When senators left Columbia last summer, they promised road repairs would be at the top of their agenda when they returned to Columbia in January.
Instead, among the first topics discussed on the Senate floor last week was refugees.
While eight senators were working behind the scenes on a roads plan that may — or may not — be unveiled this week (or next or ...), senators considered debating proposals regarding resettling refugees in South Carolina.
The refugee issue — centering on Syrian refugees and the threat of terrorism — has been a hot topic in the Republican presidential race, leading GOP frontrunner Donald Trump to propose a temporary ban on all Muslim entering the United States.
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And, as of last month, plans had been announced to resettle two Syrian families — one with two members, another with 11 members — in the Palmetto State.
Thursday, Senate Majority Leader Harvey Peeler, R-Cherokee, asked the Senate to take up a proposal that would ban state agencies from being involved with refugees placed in South Carolina until the federal government addresses security concerns and establishes a new process for accepting refugees.
Peeler said the importance and timeliness of the issue made consideration of the proposal urgent enough to pull it out of a Senate committee, skipping the normal vetting process, and debate it immediately on the Senate floor.
“A wolf in sheep’s clothing is a cartoon, but a terrorist in refugee’s clothing is real,” Peeler said. “This is a real war we’re fighting. Our nation can’t survive by having boots on the ground over there, and goody-two-shoes on the ground over here.”
However, Peeler’s plea for immediate action failed to get enough senators’ votes to skip the committee process.
Sen. Lee Bright, R-Spartanburg, also introduced a proposal to require refugees to register with the state Department of Social Services.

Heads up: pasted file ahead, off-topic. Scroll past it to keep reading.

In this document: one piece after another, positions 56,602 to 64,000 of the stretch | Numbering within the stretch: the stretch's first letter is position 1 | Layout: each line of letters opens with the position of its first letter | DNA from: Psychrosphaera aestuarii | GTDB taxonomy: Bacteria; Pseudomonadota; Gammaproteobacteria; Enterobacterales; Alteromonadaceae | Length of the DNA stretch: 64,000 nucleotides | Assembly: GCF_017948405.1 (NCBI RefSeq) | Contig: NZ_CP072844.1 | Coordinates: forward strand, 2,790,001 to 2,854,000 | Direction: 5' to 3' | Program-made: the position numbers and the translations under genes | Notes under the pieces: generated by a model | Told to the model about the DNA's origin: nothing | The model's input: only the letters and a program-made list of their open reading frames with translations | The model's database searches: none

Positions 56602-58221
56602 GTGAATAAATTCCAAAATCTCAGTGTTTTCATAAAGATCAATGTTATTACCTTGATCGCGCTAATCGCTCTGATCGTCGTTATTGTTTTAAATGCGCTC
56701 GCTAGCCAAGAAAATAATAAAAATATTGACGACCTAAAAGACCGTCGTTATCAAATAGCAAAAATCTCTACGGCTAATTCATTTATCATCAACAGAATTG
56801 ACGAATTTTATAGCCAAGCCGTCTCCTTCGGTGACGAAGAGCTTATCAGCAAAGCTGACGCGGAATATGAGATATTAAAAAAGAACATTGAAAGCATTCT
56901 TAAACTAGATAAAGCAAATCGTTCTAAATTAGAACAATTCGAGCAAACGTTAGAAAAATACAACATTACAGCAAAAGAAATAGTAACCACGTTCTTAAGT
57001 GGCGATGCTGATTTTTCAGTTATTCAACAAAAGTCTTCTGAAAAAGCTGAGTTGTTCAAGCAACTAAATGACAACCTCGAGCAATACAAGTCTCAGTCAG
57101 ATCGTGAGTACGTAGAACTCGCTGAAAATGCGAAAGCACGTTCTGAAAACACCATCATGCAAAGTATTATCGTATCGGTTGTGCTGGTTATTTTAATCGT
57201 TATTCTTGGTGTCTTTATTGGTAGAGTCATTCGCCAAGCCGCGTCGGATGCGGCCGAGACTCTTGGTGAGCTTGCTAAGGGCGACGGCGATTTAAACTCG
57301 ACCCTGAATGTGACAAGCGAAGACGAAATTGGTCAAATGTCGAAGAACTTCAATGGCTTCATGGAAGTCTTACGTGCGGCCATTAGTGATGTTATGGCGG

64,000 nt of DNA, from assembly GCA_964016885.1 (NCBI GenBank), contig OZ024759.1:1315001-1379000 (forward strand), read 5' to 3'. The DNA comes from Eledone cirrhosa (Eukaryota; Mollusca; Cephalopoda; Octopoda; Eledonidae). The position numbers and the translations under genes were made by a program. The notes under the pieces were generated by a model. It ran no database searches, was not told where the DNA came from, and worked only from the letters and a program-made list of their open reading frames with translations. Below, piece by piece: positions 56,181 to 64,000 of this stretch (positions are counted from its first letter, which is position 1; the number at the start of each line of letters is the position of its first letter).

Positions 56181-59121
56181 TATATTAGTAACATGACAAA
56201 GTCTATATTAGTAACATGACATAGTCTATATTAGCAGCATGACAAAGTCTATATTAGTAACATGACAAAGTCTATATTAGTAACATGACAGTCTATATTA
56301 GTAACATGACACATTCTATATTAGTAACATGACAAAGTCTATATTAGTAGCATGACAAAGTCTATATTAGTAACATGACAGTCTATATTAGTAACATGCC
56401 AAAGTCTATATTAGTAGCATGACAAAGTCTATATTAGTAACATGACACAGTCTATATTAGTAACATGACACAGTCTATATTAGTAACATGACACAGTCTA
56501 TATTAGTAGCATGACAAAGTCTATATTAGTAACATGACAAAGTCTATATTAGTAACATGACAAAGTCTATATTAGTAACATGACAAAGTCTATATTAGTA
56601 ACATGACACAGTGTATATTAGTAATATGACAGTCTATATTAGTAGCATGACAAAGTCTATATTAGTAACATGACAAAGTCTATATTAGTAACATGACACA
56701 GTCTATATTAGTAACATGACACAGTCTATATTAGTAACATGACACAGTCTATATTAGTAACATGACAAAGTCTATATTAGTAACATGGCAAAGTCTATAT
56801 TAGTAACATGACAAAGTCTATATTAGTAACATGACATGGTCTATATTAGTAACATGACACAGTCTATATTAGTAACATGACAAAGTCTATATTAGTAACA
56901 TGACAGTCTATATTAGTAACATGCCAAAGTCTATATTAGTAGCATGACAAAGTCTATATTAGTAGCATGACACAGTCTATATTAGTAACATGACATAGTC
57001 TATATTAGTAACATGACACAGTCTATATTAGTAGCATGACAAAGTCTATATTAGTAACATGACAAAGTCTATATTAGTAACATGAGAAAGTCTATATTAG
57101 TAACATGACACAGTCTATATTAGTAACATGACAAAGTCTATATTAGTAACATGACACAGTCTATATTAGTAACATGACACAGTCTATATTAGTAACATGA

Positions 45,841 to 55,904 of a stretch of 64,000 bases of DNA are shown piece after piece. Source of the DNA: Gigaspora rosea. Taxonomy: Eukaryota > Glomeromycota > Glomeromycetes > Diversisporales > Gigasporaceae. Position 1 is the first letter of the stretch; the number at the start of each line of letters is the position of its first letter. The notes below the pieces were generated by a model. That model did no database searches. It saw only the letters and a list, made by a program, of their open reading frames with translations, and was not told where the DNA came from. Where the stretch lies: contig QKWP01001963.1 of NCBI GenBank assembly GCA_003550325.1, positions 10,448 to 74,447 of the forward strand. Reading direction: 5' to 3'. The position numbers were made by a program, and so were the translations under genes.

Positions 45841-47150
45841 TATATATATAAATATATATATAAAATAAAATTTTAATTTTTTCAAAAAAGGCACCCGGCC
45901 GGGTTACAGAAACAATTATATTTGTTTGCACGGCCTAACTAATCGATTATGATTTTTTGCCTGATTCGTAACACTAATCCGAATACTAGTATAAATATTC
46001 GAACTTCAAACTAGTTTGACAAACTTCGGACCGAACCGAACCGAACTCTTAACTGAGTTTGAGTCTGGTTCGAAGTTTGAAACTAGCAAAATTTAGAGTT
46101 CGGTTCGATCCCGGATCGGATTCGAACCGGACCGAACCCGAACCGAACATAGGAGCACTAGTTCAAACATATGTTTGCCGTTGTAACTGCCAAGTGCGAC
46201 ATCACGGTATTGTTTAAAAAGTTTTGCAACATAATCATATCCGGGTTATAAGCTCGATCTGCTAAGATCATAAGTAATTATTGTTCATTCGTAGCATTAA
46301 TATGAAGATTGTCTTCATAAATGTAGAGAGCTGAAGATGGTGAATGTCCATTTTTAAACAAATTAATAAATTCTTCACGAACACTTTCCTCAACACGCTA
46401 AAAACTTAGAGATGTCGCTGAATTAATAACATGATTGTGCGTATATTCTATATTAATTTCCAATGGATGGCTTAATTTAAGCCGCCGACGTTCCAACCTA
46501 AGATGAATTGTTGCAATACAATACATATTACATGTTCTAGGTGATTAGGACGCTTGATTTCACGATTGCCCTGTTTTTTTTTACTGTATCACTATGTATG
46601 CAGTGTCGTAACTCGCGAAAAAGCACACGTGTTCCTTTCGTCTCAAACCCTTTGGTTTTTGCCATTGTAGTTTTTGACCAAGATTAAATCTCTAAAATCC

“When we bring folks in from these countries that have known terrorists that are looking to do harm to our country, we’ve got to be very careful,” Bright said, adding protecting citizens is a fundamental role of government.
“What’s the point of having borders if we’re not going to protect our citizens within these borders from folks who are outside and choose to do us harm?” Bright asked.
State Sen. Darrell Jackson, D-Richland, took to the Senate floor to quote Republican Gov. Nikki Haley’s GOP response to the Democratic President Barack Obama’s State of the Union.
“During anxious times, it can be tempting to follow the siren call of the angriest voices,” Jackson quoted Haley. “We must resist that temptation. No one who is willing to work hard, abide by our laws and love our traditions should ever feel unwelcome in this country.”
Both proposals, which do not specify specific refugees, will be taken up in subcommittee next.
In her State of the Union response, Gov. Haley drew much praise in some circles for warning GOP voters to avoid following “the siren call of the angriest voices,” a reference to leading Republican frontrunner Trump.
The next day, Haley said tone and language matter in the election, especially with Trump.
“The one that got me is when he said, ‘Ban all Muslims,’ ” Haley said of Trump. “When you’ve got immigrants coming here legally, we’ve never in the history of this country passed any law or passed anything based on race or religion. Let’s not start that now. I have been through those fights. That’s not worth it. We want to move America forward.”
Critics on Twitter honed in on the governor’s words, specifically, “we’ve never in the history of this country passed any law or passed anything based on race or religion.”
Not so, they responded.
Former Democratic state Rep. Bakari Sellers tweeted “Jim Crow!” in response to a tweet of the Haley quote.
Winthrop University political scientist Scott Huffmon responded with a Wikipedia link to an explanation of the Chinese Exclusion Act, which sought to ban Chinese immigrants.
Lynn Teague of the League of Women Voters brought up Japanese internment camps during World War II, adding they were justified, at the time, by both the race and religion of the U.S. citizens who were interned.
Ol’ Strom would be proud
State Sen. Paul Thurmond, son of the late U.S. Sen. Strom Thurmond, introduced two of his sons Thursday on the Senate floor.
And levity ensued.
State Sen. Joel Lourie, D-Richland, said one of the Charleston Republican’s sons has two girlfriends.
State Sen. John Courson, R-Richland, responded to Thurmond: “Did you know, if he has two girlfriends, your father — and his grandfather — would be very, very proud.”
“My dad used to say, ‘Don’t go date any of ’em, just dance with all of ’em.’ So, that’s what I’m trying to encourage: No dating yet, let’s just dance.”
2016 in S.C.
▪ The three top Democratic candidates for president — former Secretary of State Hillary Clinton of New York, former Maryland Gov. Martin O’Malley and U.S. Sen. Sen. Bernie Sanders or Vermont — will debate at 9 p.m. Sunday from Charleston on NBC News.
▪ Clinton, O’Malley and Sanders also be at the King Day at the Dome rally at the S.C. State House in Columbia at 10:15 a.m. Monday.
▪ GOP presidential candidate Ben Carson, a retired Baltimore neurosurgeon, will be in West Columbia at 5:30 p.m. Monday at the Brookland Banquet and Conference Center, 1066 Sunset Blvd., for one of S.C. Attorney General Alan Wilson’s constitutional issues town-hall meetings.